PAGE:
Millikan, R. G. (2000). On clear and confused ideas: An essay about substance concepts. Cambridge: Cambridge University Press.
Millikan, R. G. (2002). Biofunctions: Two paradigms. In A. Ariew, R. Cummins, & M. Perlman (Eds.), Functions: New essays in the philosophy of psychology and biology (pp. 113-143). Oxford: Oxford University Press.
Millikan, R. G. (2004). Varieties of meaning: The 2002 Jean Nicod lectures. Cambridge, MA: MIT Press.
Millikan, R. G. (2005). Language: A biological model. Oxford: Oxford University Press.
Pinker, S. (1994). The language instinct: How the mind creates language. New York: Morrow.
Pinker, S. (1997). How the mind works. New York: Norton.
Sebeok, T. A., & Umiker-Sebeok, J. (Eds.). (1992). Biosemiotics: The semiotic web 1991. Berlin: Mouton de Gruyter.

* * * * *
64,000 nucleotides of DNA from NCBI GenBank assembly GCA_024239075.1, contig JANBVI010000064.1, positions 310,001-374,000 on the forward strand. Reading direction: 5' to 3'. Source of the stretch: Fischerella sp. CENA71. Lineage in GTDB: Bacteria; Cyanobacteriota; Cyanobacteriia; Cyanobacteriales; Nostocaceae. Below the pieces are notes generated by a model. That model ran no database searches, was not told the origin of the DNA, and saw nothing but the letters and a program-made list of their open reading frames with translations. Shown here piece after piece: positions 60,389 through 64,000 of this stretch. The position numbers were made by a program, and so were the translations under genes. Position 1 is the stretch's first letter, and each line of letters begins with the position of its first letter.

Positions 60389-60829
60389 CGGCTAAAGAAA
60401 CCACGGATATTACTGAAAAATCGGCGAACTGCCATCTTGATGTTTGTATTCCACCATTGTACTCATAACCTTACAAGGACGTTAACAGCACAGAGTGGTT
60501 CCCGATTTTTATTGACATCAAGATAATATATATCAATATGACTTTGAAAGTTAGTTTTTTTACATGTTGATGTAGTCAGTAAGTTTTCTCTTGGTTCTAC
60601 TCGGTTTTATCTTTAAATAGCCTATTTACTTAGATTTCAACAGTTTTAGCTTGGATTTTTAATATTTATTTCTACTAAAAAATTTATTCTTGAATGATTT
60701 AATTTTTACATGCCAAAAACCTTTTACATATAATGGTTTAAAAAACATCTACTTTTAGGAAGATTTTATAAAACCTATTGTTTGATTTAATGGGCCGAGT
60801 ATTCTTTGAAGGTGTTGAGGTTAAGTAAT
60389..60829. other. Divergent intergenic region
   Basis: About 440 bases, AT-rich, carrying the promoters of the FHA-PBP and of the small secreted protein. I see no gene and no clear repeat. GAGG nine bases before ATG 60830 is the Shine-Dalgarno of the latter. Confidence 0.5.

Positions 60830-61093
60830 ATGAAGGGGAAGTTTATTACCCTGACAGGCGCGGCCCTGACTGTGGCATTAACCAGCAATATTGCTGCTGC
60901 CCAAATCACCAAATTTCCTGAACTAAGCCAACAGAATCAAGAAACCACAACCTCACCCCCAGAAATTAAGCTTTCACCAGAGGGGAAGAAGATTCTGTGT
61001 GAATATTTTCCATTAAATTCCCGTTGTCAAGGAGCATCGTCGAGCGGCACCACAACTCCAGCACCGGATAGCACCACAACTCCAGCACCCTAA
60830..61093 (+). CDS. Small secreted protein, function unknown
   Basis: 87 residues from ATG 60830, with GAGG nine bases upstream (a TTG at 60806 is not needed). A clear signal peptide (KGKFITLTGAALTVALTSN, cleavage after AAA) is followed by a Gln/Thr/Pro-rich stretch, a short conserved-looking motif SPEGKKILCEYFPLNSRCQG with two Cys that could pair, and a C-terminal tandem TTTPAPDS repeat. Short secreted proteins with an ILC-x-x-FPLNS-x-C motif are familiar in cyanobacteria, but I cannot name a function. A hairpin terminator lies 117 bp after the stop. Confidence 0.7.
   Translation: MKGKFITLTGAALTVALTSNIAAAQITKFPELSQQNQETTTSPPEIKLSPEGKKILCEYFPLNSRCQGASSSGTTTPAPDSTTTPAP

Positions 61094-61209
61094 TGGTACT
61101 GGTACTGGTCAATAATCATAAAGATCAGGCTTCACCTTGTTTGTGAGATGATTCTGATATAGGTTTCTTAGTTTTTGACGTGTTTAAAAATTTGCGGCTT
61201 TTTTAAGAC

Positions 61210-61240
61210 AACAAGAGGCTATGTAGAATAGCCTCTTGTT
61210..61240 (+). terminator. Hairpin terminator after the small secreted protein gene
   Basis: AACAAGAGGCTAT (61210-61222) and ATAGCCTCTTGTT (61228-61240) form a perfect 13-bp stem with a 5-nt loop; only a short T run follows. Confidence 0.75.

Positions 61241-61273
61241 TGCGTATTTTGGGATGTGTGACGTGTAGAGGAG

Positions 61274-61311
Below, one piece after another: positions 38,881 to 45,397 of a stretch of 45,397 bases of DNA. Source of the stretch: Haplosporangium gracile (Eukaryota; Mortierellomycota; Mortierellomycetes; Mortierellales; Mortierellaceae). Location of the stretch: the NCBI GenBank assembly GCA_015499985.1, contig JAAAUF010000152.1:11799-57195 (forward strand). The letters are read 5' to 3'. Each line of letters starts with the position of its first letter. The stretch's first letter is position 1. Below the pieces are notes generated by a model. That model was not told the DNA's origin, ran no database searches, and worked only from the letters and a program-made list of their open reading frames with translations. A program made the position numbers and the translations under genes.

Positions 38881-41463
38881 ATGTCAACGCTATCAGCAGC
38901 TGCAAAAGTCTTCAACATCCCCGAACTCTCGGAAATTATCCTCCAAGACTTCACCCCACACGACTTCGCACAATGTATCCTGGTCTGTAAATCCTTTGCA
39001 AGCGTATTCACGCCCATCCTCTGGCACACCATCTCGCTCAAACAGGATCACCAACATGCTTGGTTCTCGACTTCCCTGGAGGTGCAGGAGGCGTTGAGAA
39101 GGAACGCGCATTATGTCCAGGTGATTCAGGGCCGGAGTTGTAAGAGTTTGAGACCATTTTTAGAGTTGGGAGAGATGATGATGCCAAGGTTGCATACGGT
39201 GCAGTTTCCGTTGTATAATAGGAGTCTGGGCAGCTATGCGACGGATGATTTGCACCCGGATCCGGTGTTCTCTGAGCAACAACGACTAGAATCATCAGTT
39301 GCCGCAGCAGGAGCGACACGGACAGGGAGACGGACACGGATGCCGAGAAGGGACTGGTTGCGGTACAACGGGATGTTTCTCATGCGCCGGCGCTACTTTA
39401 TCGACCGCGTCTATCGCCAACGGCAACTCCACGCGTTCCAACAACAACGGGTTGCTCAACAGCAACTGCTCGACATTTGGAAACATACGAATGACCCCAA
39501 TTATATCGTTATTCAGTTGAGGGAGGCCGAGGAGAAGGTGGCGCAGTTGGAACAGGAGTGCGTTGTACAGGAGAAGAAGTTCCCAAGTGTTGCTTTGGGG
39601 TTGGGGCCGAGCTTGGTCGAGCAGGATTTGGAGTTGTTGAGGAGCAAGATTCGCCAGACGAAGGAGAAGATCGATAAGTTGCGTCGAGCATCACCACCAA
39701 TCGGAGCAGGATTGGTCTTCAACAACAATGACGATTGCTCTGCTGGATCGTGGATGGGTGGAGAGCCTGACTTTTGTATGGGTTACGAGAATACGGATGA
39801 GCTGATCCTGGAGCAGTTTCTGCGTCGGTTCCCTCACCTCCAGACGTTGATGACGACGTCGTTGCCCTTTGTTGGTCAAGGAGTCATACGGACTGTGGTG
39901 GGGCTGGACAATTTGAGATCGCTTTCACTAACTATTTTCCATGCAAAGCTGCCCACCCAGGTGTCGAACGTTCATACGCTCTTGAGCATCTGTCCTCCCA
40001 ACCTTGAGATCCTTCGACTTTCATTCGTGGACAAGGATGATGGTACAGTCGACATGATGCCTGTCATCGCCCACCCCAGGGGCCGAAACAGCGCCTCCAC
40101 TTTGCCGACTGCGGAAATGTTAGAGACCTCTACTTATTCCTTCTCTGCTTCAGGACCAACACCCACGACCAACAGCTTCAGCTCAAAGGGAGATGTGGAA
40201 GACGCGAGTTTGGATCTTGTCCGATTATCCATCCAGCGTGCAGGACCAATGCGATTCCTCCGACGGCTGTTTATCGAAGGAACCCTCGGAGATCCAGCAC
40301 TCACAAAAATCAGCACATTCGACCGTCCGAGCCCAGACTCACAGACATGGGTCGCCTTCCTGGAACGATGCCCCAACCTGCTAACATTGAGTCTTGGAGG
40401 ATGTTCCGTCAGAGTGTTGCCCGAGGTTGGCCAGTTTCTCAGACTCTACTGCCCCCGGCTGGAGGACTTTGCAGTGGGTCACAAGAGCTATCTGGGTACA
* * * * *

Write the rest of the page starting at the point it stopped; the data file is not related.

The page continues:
Shannon, C. (1948). The mathematical theory of communication. Bell System Technical Journal, 27, 379-423 & 623-656.
Sober, E. (1984). The nature of selection: Evolutionary theory in philosophical focus. Cambridge, MA: MIT Press.
Taborsky, E. (Ed.). (1999). Semiosis, evolution, energy: Towards a reconceptualization of the sign. Aachen: Shaker Verlag.
Tooby, J., & Cosmides, L. (1989). Evolutionary psychology and the generation of culture. Part I: Theoretical consideration. Ethology and Sociobiology, 10, 29-49.
E-mail the editors
Pour écrire à la rédaction
© 2006, Applied Semiotics / Sémiotique appliquée